Necrosis after hair transplant is one of the conditions that can be experienced after hair transplantation. Having information about the causes of this situation and how to understand will be useful for a timely intervention. Although hair transplantation may seem like a simple surgical intervention from the outside, it has a very difficult and complex structure. Some complications may occur after the operation. Just like the problem of necrosis.
Necrosis is the rarest but most risky complication after hair transplantation. In this complication, necrosis damages one or more cells irreversibly. The necrotic area on the scalp turns into lifeless tissue. Necrosis is a serious health problem. When faced with such a situation, the treatment process is very difficult. For this reason, the specialist who will plant must have a good experience. An incorrect treatment method may cause irreparable results.
Causes of Necrosis After Hair Transplant Complication
Pre-existing conditions in the patient, such as:
- Smoking is the main cause of scalp necrosis.
- Photo-damage (changes collagen and vasculature)
- Long-term baldness
Poor surgical techniques:
- Incorrect use of the receptive field
- Very closely placed hair follicles
- Transplanting too many hair follicles at once
- Excessive use of epinephrine in the procedure
Scalp necrosis, which was very common in the past, crossed in the days after the closure of the donor area during the old technique, Follicular Unit Transplantation (FUT). Currently, the reason for it is the extraction of hair follicles during Follicular Unit Extraction, also known as FUE hair transplantation and the “overfilling” of hair follicles in the recipient areas.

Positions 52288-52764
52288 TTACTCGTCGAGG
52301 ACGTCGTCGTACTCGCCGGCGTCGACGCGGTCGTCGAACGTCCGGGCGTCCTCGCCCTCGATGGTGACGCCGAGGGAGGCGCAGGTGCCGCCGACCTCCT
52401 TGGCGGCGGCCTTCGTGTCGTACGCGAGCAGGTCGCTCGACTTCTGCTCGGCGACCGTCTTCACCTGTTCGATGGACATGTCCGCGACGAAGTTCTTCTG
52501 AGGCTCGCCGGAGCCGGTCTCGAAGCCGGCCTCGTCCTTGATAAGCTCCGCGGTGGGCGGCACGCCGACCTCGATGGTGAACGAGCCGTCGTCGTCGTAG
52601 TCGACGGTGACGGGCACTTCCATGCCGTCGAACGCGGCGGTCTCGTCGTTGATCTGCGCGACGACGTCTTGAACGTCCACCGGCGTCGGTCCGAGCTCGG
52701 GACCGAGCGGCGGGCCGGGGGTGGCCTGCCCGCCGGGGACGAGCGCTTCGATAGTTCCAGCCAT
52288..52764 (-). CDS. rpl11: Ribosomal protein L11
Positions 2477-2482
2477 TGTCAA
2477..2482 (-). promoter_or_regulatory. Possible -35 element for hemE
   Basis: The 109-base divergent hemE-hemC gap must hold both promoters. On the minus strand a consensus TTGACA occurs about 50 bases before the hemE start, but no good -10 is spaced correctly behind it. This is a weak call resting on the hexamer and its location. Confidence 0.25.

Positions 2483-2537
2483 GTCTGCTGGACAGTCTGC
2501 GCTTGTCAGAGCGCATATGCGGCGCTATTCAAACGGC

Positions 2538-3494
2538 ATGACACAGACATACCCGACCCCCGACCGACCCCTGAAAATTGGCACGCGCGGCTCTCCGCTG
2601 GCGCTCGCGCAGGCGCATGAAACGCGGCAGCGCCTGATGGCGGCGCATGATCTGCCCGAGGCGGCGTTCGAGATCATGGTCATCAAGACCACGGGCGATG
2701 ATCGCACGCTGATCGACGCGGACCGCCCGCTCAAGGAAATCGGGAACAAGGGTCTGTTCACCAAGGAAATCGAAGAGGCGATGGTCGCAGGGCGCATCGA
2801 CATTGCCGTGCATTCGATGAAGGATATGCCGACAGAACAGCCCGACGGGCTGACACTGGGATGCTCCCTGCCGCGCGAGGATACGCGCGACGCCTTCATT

Symptoms of Necrosis Complication
There are too many signs of necrosis complications, which indicate that the skin tissue is about to die or go weak. In necrosis, very deep crusting exists on the skin. This situation can occur on the back of the person’s head or in the area where hair transplantation is.
When does necrosis occur? It is known that necrosis can occur within 2 weeks or 4 weeks following hair transplantation. If the person who has had hair transplantation sees such a situation, he should immediately inform his doctor. The hair transplant specialist removes the necrotic area to treat the necrosis. This person can be treated for necrosis by performing a hair transplant and fat grafting. If the necrosis remains untreated both the stain remains in the area where the necrosis exists and hair formation does not occur in that area.
In order not to see such complications, specialists and experienced doctors must perform hair transplantation.
If you need more information about hair transplants, our experienced and helpful medical staff is ready to serve you. Please visit the Erdem Clinic website and fill out the contact form to reach us.
Frequently Asked Questions
What does an infected hair transplant look like?
Excessive redness and swelling, generally accompanied by redness and discomfort, are unmistakable indicators of infection after hair transplant surgery. Bleeding might also be caused by an infection. In most cases, this means that the negative effects of hair restoration surgery worsen rather than lessen after a week.
Can your body reject a hair transplant?
You are your donor for a hair transplant, unlike organ transplants. There is no such thing as a donor or a beneficiary. Without immune-suppressant medicines, your body would reject hair, follicles, and tissue from someone else (other than an identical twin).
What is crust after a hair transplant?
The scabs that form over each of the grafts inserted during the treatment are commonly referred to as the crusts that occur following hair transplantation surgery.